How to purchase a home and include the cost of renovations in the purchase!
How to use CMHC to assist you in buying the house of your dreams and build equity at the same time!
There is a little known program that you could be taking advantage of that can increase the chances of finding a home in this market where bidding wars are the norm and you don’t have the money to buy a “fixer upper”. With a great product out there you now have more flexibility to buy a house that you may have previously overlooked due to the fact the house is in need of some TLC. Whether it is a new kitchen, bathroom, windows, hardwood flooring, etc you have the flexibility to purchase a home and include the cost of renovations in the purchase. This program is ideal for first time buyers who typically have a smaller down payment and can’t afford to put money down on a house and pay for the renovations they desire.
CMHC (Canada Mortgage and Housing) is the government insurer that anyone with less than 20% down payment must pay in order to purchase a home in Canada. They have a program called Purchase Plus Improvements that allows qualified borrowers the ability to borrow up to 10% of the value to pay towards the costs of renovations. Let me give you an example: If the purchase price of a house is $500,000 the clients have the ability to borrow up to an additional $55,000 (10% of the purchase price plus 10%) in order to pay for the costs of renovations. This allows borrowers to not have to eat into their down payment in order to pay for the costs of renovating a home. With a lot of younger first time buyers trying to find creative ways to get into this increasingly expensive market, this allows you the flexibility of looking at homes that need a little TLC and allows you the ability to build some of your own equity by renovating the house. Why pay more for a house that someone else has renovated when you can include the renovation costs in your mortgage loan approval and renovate to make something your own dream home?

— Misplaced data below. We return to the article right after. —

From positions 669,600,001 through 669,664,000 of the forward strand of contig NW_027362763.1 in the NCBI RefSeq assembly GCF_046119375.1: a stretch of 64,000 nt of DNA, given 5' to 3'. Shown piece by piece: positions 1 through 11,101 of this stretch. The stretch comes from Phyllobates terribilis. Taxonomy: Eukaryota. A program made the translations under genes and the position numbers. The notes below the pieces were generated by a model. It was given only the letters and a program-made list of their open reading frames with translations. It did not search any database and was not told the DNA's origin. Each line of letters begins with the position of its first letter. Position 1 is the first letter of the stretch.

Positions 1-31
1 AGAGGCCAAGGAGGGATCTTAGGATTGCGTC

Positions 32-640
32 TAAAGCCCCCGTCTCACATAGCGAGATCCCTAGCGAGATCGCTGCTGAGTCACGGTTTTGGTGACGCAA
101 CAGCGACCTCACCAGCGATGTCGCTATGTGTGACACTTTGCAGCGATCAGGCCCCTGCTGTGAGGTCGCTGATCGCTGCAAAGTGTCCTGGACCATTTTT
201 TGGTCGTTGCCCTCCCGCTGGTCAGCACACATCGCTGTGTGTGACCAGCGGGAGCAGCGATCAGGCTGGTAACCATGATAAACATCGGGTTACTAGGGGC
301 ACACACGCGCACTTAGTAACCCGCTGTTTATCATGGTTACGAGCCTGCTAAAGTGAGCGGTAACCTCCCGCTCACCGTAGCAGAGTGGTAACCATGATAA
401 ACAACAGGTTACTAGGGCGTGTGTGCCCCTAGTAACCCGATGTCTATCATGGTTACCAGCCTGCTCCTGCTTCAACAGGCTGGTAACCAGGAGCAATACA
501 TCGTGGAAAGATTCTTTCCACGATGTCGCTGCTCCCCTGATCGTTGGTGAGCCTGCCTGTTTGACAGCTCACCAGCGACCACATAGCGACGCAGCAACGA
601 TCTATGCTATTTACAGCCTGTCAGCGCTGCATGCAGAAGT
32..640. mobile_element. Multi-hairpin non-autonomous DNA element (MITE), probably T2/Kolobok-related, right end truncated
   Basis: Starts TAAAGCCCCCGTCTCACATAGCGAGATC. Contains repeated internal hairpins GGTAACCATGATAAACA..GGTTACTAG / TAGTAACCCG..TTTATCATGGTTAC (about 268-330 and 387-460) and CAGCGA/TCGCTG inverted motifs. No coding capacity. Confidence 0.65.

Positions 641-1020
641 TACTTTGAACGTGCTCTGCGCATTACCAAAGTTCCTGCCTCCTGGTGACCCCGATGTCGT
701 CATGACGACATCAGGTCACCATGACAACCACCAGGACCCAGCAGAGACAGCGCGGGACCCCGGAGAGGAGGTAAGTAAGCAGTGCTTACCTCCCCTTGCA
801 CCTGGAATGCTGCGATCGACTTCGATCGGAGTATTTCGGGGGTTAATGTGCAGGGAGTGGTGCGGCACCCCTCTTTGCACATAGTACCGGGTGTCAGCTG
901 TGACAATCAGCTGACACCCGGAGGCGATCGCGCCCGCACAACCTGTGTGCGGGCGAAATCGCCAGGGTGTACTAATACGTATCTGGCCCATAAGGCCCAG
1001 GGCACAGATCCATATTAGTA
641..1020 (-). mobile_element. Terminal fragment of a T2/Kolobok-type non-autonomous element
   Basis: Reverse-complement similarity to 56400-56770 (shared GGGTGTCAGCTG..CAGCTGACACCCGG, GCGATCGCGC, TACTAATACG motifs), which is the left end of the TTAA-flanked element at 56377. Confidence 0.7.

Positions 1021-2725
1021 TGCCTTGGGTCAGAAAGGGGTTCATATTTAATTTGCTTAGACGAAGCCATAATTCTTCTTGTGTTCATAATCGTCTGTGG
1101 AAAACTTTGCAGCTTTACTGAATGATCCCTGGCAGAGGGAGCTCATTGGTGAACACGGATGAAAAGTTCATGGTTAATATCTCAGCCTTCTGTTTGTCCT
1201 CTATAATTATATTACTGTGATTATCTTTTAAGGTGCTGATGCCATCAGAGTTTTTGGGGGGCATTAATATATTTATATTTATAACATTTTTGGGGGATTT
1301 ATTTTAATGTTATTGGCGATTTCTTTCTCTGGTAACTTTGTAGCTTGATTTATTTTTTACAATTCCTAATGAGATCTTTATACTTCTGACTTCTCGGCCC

How it works is that borrowers must provide a quote from a contractor prior to the closing of the house, which is submitted off to the lender and insurer for approval. You must make sure you have a visit to the house prior to closing written in your purchase contract so that you can have a contractor review the work required and provide you with a quote that breaks down the scope of work and the costs associated with that work.
Once both CMHC and the lender have approved the improvement amounts, the amount is added into the mortgage and on the closing date the amount is advanced to the lawyer to hold onto until the renovations have been completed. That means you don’t get the money until the work has been completed so we recommend that our clients ensure that they have access to an unsecured line of credit available to them so the initial deposits/costs can be paid and work can begin. Once the work has been completed the lender sends an appraiser out to confirm that the scope of work that has been outlined on the quote has been completed and the lender authorizes the lawyer to release the money to you.
So what’s the catch? Borrowers cannot include the costs of appliances in the quotes as they are not part of the actual house and can be taken if you ever decide to sell. From our own experience, CMHC and lenders usually will not approve renovations to do things like add another unit to the property (like a basement apartment) or fix something like a furnace that should be in good working order when you buy the home. So keep that in mind when you are considering the options.
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Content written and provided by Jason Friesen of The Calum Ross Team